Kentucky Derby Horses: Price, Entry Fee & Cost

Kentucky Derby Horse Cost

Getty Owning a Kentucky Derby horse is a pricey endeavor.

The price of a Kentucky Derby horse is much different than the total cost of a Churchill Downs contender. Omaha Beach, the 2019 Kentucky Derby favorite before being scratched, was purchased for less than $625,000 after the horse failed to meet his reserve price. The price of a Derby horse varies even among contenders as Improbable cost $200,000, much less than Omaha Beach’s estimated purchase price.

The Kentucky Derby has a $25,000 entry fee and an additional $25,000 for the starting fee, per The Downey Profile. The 2011 Kentucky Derby champion I’ll Have Another was just $35,000 and later sold for $10 million, per NBC Philadelphia. Whatever the price is to purchase the racehorse is just the start of expenses for the ownership group. Once the horse is purchased there are other costs to account for including training, vet care, insurance, licensing and entry fees.

According to NBC Philadelphia, training can run between $30,000 to $50,000 per year at top tracks. Veterinarian ranges from $300 to $700 a month. Then there is the cost to transport the horse to different races. Why are owners willing to spend so much money up front? Aside from the love for the sport, stud fees for top horses can bring in thousands of dollars.

Horses Like American Pharoah & Tapit Have Stud Fees That Top $300,000

According to The New York Times, American Pharoah’s stud fees started at $200,000 before the pricing became private. Tapit demands $300,000 thanks to his breeding history despite not having nearly the same racing accomplishments as a horse like American Pharoah.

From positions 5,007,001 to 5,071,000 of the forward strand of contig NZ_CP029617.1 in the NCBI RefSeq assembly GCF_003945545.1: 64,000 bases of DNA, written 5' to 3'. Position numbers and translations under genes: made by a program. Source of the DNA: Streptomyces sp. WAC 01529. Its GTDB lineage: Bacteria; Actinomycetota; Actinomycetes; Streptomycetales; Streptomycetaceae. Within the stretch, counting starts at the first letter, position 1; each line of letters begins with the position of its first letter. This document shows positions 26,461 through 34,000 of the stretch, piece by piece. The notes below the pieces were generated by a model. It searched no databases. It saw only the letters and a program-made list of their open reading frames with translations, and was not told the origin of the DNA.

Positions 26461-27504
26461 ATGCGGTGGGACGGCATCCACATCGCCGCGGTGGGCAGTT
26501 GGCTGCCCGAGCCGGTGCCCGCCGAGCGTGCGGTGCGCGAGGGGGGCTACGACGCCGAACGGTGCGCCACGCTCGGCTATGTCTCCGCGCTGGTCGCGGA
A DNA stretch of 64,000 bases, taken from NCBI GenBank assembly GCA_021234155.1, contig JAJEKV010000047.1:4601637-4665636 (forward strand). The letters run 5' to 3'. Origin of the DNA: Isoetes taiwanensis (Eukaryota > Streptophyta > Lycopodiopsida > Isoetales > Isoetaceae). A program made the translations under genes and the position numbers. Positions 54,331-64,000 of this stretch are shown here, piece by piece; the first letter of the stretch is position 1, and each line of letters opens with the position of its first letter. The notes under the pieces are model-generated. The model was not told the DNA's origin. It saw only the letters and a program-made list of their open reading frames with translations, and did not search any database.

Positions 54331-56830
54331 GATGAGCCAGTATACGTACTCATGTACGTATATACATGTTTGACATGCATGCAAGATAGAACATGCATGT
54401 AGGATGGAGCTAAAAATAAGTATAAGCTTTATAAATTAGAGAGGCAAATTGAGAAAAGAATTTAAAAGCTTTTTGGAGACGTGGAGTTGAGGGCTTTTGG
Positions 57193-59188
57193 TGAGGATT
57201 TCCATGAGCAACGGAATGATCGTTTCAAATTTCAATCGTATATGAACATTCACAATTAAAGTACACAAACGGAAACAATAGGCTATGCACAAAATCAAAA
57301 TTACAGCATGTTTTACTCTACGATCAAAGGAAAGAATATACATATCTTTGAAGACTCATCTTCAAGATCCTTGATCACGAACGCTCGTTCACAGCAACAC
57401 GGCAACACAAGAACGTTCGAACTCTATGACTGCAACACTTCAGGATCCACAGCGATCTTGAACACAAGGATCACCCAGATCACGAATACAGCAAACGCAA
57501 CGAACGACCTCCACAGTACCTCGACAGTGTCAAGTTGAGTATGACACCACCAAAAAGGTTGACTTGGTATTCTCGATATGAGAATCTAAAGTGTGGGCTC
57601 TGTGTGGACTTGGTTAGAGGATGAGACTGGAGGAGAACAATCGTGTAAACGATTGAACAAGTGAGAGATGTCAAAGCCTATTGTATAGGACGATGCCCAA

“A horse like American Pharoah may breed four times a day,” Sunnyfield Farm manager John Grau told The New York Times. “Some of those top stallions can breed over 200 mares in a season and then go to the Southern Hemisphere and breed again.”

Kentucky Derby Horses Can Range From a Few Thousand Dollars to Close to $1 Million

The Wall Street Journal conducted a study on the 2014 Kentucky Derby field and found seven of the 21 horses were purchased for less than $100,000. California Chrome was purchased for $2,000 and ended up winning at Churchill Downs. The field of horses ranged from $2,000 to $380,000.

Some owners are willing to pay nearly $1 million for a horse with the right pedigree that looks like it could be a major racehorse in the future. The challenge is there is often not a direct correlation between the horse’s purchase price and even their chances of making the Kentucky Derby.

Despite paying a premium price, chances are your horse will never compete in the Kentucky Derby. ESPN broke down the odds in a 2013 article noting 1.4 percent of thoroughbred horses were nominated to the Triple Crown.

According to the Churchill Downs communications department, approximately 26,000 thoroughbreds were foaled in the United States in 2010. Just 1.4 percent (369) of those horses were nominated to the Triple Crown, and only 20 will race on Saturday in the 139th Kentucky Derby.

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